All in all, there is plenty going for the automation of Customer Success. To resurrect the pop culture reference from earlier – the Terminator is looking all kinds of shiny and helpful.
 


Bugs Appear in the System

Unfortunately for the proponents of pure automation of everything customer service, the bugs are appearing and there are signs that the general public is simply not ready to forego human interaction as part of the customer service experience.

For example, the latest research from Accenture showed that 83% of US consumers prefer dealing with humans. The same research showed that almost half of the interviewees were ready to pay more for their service in order to get better customer service, i.e. a more human customer service. Even millennials who are usually seen as more likely to adopt novel trends prefer the human touch.

People still like the feel of interacting with another person, someone who can understand what it feels like to have human problems. We are empathetic beings, and any interaction with an entity that does not understand this concept will feel limited and lacking.


The A.I. Problem

There is an even more practical reason as to why even the most advanced customer service automation will not be complete. These are the innate functional limitations of every non-human "system". Namely, no matter how advanced a piece of customer service software is, there are always situations in which its script is not able to make certain leaps that biology is capable of. Human biology.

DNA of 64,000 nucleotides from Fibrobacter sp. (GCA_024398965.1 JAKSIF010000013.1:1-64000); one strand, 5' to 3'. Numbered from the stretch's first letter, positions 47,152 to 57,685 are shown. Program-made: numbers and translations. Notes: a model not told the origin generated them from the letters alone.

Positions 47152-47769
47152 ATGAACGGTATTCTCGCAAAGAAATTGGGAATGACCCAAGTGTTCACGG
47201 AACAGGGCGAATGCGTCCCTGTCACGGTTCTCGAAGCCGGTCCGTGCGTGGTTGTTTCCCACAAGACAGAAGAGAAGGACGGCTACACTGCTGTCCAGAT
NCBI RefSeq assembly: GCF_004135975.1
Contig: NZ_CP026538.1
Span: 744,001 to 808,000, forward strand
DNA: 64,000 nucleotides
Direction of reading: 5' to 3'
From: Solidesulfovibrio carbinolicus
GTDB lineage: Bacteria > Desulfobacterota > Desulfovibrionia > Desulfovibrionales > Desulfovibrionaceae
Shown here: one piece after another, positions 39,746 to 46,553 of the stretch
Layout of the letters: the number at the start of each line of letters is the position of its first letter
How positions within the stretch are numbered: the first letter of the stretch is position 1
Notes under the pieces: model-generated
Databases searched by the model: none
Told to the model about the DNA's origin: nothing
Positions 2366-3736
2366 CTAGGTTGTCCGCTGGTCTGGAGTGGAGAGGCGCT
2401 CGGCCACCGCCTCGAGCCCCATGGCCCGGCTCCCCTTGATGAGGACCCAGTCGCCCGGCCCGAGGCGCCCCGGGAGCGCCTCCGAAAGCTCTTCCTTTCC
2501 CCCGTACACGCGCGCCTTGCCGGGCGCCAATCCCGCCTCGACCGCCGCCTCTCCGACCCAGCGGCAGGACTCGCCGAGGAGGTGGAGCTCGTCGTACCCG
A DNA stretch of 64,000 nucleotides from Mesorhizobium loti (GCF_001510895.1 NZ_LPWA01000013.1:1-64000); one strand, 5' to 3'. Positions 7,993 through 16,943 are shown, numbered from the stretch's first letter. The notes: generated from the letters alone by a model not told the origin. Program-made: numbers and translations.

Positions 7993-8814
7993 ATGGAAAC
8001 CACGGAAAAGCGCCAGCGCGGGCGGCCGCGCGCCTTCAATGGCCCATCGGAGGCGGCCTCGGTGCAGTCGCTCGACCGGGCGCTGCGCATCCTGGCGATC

There are companies that are working on analytic methods which can work with copious amounts of data. IBM's Watson comes to mind first. Panorama, a BI software company whose solutions make the basis of Microsoft's online analytical processing  also recently announced that they have started working with "dark data", data that was previously not utilized in business-related analytics due to its chaotic nature and relative obscurity.

While these are significant moves in a very futuristic direction, true A.I. is still light years away; an A.I. capable of leaps in logic and intuition. Until actual thinking machines become reality, customer service software will always be limited to mathematics and it will, therefore, require human input.


Closing Word

Our poor Terminator from the introductory paragraph is simply not advanced enough to handle the customer experience on its own and it will be a long time before it is.

Sure, that smile looks almost human, but there is still a certain awkwardness to it.

 

Upcoming Event

About the Author

James Burbank

James D. Burbank has spent years in the trade show industry, seeing how businesses from all over the world engage with their customers. He is currently the Editor-in-chief at BizzMarkBlog.

Follow on Twitter More Content by James Burbank
Previous Article
The Anatomy of an Unsuccessful Quarterly Business Review
The Anatomy of an Unsuccessful Quarterly Business Review

Done right, Quarterly Business Reviews can be a great vehicle for delivering value and an incredibly powerf...

Next Article
Building Customer Trust Alongside Your Entire Organization
Building Customer Trust Alongside Your Entire Organization

Customer Success teams establish trust with customers, but other teams at your company such as marketing, s...

WEBINAR

Everything You Need To Know About Customer Benchmarking


May 31 @ 1pm ET

Save Your Seat
×

Join more
than 25,000
CS Leaders
& subscribe

First Name
Notification Frequency
Thank you!
Error - something went wrong!